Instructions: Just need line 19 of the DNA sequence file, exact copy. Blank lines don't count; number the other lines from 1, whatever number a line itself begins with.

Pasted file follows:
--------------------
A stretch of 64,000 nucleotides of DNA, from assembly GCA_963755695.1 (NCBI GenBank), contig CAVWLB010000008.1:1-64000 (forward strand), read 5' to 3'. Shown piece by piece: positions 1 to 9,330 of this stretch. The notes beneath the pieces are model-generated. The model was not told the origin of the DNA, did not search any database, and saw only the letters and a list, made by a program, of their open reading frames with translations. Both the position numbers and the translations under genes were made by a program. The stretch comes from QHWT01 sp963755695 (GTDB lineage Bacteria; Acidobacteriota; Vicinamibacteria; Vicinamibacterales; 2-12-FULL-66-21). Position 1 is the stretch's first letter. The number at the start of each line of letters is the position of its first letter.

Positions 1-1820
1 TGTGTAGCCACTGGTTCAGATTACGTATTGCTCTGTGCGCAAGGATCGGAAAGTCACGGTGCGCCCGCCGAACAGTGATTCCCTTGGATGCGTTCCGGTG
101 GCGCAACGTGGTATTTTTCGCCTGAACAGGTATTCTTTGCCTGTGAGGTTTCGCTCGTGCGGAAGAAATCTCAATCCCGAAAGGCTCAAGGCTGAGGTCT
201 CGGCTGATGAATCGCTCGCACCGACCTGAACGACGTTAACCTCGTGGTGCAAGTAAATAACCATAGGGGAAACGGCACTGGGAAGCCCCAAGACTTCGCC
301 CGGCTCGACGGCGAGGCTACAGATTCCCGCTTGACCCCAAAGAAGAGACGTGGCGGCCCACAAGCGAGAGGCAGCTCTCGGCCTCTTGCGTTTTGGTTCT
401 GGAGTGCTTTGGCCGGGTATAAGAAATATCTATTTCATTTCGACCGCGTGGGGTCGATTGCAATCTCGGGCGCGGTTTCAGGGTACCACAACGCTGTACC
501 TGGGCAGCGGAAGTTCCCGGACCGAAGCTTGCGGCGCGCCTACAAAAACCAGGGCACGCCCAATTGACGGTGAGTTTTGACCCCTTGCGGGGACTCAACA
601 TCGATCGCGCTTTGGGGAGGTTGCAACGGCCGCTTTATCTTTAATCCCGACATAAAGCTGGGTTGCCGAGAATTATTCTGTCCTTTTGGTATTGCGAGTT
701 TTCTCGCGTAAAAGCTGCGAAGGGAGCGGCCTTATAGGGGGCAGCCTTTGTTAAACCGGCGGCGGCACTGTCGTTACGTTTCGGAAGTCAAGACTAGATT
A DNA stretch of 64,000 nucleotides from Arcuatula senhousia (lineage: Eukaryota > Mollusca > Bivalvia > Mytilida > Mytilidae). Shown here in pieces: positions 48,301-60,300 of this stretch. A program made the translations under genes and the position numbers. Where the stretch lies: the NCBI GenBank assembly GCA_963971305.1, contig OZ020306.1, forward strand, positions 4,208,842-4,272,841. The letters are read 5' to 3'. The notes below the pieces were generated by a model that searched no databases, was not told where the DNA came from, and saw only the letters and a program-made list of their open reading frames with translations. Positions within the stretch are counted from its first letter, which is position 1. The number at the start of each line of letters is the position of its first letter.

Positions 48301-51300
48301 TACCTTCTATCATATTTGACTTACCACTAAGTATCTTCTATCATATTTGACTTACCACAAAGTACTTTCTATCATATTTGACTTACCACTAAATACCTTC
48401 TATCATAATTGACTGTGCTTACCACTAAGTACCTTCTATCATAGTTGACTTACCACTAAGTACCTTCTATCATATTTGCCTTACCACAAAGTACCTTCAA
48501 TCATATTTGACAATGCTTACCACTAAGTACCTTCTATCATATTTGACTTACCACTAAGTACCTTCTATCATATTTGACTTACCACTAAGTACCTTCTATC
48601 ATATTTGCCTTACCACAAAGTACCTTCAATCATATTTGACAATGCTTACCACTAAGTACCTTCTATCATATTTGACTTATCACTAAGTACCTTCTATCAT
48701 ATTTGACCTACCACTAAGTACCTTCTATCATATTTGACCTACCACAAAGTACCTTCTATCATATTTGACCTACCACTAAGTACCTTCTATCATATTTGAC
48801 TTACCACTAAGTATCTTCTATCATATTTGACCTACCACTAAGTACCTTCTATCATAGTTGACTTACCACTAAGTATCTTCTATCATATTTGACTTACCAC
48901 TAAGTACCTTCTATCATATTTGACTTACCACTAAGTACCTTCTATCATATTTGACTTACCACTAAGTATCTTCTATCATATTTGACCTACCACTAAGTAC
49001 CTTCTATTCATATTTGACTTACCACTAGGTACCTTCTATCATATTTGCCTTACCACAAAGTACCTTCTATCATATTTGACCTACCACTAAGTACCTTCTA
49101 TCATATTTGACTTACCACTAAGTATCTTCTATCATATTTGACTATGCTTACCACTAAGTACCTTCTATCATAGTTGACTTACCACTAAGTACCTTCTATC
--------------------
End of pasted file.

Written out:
48901 TAAGTACCTTCTATCATATTTGACTTACCACTAAGTACCTTCTATCATATTTGACTTACCACTAAGTATCTTCTATCATATTTGACCTACCACTAAGTAC